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Adrian Sherwood - Survival & Resistance

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Artist: Adrian Sherwood

Album: Survival & Resistance

Label: On-U Sound

Review date: Aug. 31, 2012

While Adrian Sherwood long ago cemented his legacy as British dub ambassador, his true strength — both with remixes and productions, and his On-U Sound label — has been blending dub with other flavors in the creation of a forceful, cross-genre collage. Whether constructing subwoofer symphonies for Mark Stewart’s spittle-flecked rants, or teasing out the dread behind Primal Scream’s dance floor leanings, Sherwood’s work frequently focuses on the noirish crossroads between dub, post-punk and dance music.

In learning that Sherwood’s new album, Survival & Resistance, was influenced by recent socio-political upheaval in the U.K. — including the 2011 London riots and continued crush of the global economic meltdown — one would be excused for anticipating a properly challenging listen. For those expecting darkness, the sounds captured here will come as a touch of a surprise. The album strides a path between “pretty” and “paranoid,” but mostly sides with the former. The lurching dub of “Balance” teases the speakers with spurts of flayed synths, a shuffling beat and minor chord piano figure. Piano returns on “U.R. Sound,” where samples of psychedelic yuppie-shaman Timothy Leary are buttressed by a crawling, hollow beat. “Bossa 2” pits hand drums, guitar and electronics alongside the type of bass lines that keep speaker repair technicians in business.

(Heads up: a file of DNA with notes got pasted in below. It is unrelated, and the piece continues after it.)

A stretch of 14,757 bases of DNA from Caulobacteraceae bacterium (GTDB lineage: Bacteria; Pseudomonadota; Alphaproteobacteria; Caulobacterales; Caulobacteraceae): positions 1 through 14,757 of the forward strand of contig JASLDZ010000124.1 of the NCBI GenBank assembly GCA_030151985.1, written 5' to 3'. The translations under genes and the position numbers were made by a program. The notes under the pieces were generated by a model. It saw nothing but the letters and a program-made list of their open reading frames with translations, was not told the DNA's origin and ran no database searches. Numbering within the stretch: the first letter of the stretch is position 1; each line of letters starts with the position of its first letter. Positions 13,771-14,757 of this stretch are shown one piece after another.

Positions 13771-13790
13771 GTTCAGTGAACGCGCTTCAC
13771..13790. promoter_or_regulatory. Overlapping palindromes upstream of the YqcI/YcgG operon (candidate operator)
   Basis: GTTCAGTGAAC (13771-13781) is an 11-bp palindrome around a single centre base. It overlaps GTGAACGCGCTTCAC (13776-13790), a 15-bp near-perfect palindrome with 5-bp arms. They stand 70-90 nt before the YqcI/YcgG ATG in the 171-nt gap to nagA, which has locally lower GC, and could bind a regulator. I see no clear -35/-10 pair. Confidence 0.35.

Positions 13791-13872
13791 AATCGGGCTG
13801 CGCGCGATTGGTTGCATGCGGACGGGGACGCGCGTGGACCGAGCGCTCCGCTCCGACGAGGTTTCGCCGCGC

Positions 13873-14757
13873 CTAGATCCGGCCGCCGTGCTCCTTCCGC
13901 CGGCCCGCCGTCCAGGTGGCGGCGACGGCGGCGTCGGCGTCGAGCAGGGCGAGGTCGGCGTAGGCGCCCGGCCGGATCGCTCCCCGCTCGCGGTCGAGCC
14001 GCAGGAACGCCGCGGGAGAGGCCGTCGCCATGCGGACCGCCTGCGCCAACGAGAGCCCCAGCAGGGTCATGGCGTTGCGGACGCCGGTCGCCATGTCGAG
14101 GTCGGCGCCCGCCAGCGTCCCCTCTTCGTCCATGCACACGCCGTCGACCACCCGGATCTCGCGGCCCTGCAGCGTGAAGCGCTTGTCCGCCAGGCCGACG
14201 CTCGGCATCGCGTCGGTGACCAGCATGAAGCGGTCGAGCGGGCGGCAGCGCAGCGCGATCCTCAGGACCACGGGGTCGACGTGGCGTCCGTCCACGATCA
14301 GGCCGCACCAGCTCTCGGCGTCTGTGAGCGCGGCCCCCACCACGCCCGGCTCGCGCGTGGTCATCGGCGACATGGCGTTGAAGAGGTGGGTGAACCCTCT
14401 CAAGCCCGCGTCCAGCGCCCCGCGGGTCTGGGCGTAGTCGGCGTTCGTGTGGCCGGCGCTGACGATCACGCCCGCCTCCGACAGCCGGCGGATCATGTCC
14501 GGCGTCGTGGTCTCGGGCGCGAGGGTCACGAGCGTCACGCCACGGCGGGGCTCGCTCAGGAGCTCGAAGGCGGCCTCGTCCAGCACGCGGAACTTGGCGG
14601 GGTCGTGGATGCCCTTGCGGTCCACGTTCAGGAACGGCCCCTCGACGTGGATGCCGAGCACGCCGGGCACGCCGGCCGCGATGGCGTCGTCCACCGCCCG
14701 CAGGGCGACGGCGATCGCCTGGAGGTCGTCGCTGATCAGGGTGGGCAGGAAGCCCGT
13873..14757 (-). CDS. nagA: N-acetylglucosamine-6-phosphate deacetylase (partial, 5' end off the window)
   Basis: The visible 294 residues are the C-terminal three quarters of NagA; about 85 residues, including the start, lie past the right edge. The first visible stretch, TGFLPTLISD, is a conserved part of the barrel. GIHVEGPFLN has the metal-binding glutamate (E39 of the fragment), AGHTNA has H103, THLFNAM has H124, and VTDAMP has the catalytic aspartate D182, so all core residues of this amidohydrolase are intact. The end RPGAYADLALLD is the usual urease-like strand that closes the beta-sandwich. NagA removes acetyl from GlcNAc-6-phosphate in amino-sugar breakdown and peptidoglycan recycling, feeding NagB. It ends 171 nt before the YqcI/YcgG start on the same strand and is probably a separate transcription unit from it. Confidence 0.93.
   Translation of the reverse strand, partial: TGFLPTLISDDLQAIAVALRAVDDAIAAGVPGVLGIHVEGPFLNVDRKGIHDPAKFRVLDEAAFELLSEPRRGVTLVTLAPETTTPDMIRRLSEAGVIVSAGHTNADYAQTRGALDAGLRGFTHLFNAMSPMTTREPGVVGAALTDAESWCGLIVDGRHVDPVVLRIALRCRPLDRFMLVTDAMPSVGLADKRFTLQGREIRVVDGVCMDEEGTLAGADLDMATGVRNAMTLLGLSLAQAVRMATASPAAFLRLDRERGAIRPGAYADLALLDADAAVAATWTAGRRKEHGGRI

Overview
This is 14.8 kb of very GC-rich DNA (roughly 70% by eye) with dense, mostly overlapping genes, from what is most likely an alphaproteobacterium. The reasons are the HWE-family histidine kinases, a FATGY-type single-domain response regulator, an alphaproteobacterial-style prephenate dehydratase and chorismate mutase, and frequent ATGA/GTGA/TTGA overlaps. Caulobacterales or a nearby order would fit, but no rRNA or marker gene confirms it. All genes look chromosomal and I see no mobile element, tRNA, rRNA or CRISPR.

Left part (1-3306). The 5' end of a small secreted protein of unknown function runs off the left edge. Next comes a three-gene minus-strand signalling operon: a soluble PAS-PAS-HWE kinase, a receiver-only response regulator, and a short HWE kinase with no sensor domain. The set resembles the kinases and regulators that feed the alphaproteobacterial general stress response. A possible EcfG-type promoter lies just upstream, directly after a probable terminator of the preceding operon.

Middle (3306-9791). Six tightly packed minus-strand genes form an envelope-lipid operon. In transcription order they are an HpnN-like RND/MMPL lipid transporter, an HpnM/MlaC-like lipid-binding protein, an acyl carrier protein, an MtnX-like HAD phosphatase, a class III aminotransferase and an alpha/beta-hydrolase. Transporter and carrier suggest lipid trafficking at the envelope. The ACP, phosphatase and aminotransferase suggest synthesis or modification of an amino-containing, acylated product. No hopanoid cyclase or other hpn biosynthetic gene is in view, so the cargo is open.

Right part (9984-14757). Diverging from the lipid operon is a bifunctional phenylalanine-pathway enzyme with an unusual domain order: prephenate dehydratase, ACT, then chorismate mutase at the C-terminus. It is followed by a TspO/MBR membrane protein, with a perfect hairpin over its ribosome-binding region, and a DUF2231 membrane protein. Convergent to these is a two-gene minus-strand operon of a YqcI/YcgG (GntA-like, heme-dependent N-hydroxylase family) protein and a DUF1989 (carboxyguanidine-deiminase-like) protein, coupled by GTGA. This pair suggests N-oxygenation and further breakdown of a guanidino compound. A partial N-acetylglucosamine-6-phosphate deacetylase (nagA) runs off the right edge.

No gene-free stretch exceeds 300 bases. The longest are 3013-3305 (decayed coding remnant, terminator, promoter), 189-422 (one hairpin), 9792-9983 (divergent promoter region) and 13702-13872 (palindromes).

In many ways, the songs on Survival & Resistance land nearer to late-’90s Bristol than 2012 London. These tracks are more Massive Attack than Martyn, which, in Sherwood’s case is a compliment. Rather than step to the plate for his turn at dubstep or U.K. Bass, Sherwood channels his usual angels and demons, finding a way to reference classic dub plates and electronic music while polishing it to a contemporary sheen.

This confidence in his craft causes Sherwood to create tracks that sound vital and timeless in a way that will last well beyond the buzz following a night spent freaking at Fabric. Survival & Resistance may be inspired by the modern world, but it succeeds in reaching beyond it.

By Ethan Covey

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